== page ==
Vietnam seeks stronger educational cooperation with Northern Ireland

Education

Vietnamese Ambassador to the UK Nguyen Hoang Long has made a working trip to Belfast city in Northern Ireland to foster bilateral connections and cooperation, especially in education and trade.

During the trip from May 9-11, Long visited two leading universities in Northern Ireland - Ulster University and Queen’s University Belfast - to discuss cooperation in research, training, student exchange and English teacher training.

At the Ulster University, which has announced nine MA scholarships on Teaching English to Speakers of Other Languages (TESOL) for English language teachers from Vietnam, Long was welcomed by Deputy Vice-Chancellor Professor Paul Seawright who expressed his hope that the project will contribute to fostering the effective partnership between Northern Ireland and Vietnam.

Long said that the scholarships, part of the British Council's UK/Vietnam Season, aims to honour the sound relations between the UK and Vietnam, and strengthen the connections between the two countries' people.

British Council Director for Northern Ireland Jonathan Stewart said that the British Council is committed to providing English language teachers with access to world-leading professional development opportunities and reaching their full potential.

At the Queen’s University Belfast, Long attended a roundtable discussion with representatives from the Ulster University, the Queen's University Belfast and the British Council in Belfast. He thanked the leaders of the Queen's University Belfast for many educational cooperation activities with Vietnamese universities in recent years, including the granting of many PhD scholarships to Vietnamese researchers.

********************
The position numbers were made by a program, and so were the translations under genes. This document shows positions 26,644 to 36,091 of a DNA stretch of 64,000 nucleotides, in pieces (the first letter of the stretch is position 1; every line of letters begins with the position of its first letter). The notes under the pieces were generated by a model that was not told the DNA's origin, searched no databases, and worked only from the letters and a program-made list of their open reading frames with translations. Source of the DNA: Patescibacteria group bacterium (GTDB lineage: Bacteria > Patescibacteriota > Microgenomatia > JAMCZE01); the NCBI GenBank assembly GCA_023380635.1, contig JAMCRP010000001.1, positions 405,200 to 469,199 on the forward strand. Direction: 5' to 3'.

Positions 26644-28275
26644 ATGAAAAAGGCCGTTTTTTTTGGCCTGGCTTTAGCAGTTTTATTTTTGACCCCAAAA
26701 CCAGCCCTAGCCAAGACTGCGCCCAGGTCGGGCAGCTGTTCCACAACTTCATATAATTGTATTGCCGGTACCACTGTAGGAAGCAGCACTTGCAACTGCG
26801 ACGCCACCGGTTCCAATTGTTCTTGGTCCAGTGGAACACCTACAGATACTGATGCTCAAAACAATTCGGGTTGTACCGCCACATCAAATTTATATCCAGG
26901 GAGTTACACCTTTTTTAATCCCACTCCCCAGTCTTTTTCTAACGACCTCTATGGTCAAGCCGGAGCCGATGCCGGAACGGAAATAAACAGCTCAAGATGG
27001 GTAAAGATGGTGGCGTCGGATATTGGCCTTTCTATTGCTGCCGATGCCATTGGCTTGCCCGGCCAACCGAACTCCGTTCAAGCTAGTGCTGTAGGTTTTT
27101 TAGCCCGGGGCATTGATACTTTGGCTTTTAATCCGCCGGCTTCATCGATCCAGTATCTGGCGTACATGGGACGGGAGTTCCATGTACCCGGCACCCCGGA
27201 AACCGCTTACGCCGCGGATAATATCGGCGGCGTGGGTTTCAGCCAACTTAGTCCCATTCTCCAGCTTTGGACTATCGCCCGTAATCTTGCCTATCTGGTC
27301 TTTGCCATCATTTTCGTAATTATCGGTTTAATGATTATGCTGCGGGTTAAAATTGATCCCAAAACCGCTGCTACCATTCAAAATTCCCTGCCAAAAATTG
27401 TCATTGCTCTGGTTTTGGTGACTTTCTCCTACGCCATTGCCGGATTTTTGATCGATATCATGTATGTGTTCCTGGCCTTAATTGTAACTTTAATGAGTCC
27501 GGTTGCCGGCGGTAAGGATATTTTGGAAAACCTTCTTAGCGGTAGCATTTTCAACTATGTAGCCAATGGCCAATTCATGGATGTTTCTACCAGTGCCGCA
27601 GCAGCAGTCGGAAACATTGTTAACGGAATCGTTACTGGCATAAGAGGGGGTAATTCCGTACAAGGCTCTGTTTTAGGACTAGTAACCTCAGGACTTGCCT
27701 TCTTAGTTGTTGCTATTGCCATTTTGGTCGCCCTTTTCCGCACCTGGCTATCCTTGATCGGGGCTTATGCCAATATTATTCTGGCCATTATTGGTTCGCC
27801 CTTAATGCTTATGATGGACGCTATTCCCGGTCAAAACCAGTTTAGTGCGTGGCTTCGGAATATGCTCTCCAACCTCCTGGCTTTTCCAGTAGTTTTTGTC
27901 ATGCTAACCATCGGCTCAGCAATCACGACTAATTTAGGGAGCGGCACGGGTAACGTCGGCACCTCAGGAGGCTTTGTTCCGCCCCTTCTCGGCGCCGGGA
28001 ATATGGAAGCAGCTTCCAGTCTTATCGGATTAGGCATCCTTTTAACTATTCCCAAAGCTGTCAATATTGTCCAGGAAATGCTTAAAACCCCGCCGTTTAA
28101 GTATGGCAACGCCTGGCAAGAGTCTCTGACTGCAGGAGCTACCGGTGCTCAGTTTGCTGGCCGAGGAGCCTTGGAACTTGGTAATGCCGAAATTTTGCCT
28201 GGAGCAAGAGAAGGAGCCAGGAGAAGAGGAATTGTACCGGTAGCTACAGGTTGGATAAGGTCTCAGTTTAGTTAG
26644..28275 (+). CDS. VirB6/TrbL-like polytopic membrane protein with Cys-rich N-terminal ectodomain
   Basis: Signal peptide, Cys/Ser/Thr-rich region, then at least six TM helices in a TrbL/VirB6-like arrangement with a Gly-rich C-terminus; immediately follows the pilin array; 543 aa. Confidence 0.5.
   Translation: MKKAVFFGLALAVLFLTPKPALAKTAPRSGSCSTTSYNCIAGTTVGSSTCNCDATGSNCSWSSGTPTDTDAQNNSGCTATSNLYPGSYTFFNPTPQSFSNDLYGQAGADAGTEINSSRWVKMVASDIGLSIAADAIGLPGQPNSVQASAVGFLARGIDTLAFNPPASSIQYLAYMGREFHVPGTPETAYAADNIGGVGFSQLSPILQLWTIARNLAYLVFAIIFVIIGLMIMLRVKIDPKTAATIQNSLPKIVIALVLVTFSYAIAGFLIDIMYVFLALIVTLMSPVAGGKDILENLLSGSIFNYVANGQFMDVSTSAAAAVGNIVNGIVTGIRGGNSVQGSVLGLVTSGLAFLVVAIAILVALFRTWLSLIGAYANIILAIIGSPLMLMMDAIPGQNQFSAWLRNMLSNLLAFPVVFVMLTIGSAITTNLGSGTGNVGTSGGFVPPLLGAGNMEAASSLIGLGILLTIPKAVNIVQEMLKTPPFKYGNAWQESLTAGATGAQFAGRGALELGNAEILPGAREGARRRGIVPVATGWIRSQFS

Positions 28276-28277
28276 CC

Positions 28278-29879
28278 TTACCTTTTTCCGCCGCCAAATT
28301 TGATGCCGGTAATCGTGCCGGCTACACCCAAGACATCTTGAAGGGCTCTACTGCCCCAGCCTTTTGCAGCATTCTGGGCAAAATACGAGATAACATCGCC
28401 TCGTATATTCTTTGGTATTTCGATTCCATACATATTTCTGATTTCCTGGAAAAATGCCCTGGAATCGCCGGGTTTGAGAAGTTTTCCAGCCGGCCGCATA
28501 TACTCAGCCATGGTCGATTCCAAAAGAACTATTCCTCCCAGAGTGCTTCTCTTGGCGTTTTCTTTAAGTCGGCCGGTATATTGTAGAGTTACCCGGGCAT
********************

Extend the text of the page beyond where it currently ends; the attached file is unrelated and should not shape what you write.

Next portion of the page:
Participants agreed to find solutions to strengthen cooperation in priority areas such as higher education, scientific research, and innovation; medical and life sciences; computer science, network security, network technology, creative industries and agriculture, while promoting trade exchanges and business collaboration and fostering partnership at the local level between Vietnam and Northern Ireland.

Long expressed his hope that the Queen's University Belfast and the Belfast administration will design policies to strengthen support for Vietnam, including providing accommodation, tuition fees and scholarships for talented Vietnamese students.

The Queen's University Belfast currently has five professors and lecturers from Vietnam, together with about 10 Vietnamese postgraduates and 60 students in the fields of technology, telecommunications, healthcare, and English language teaching./.

Source: Vietnam News Agency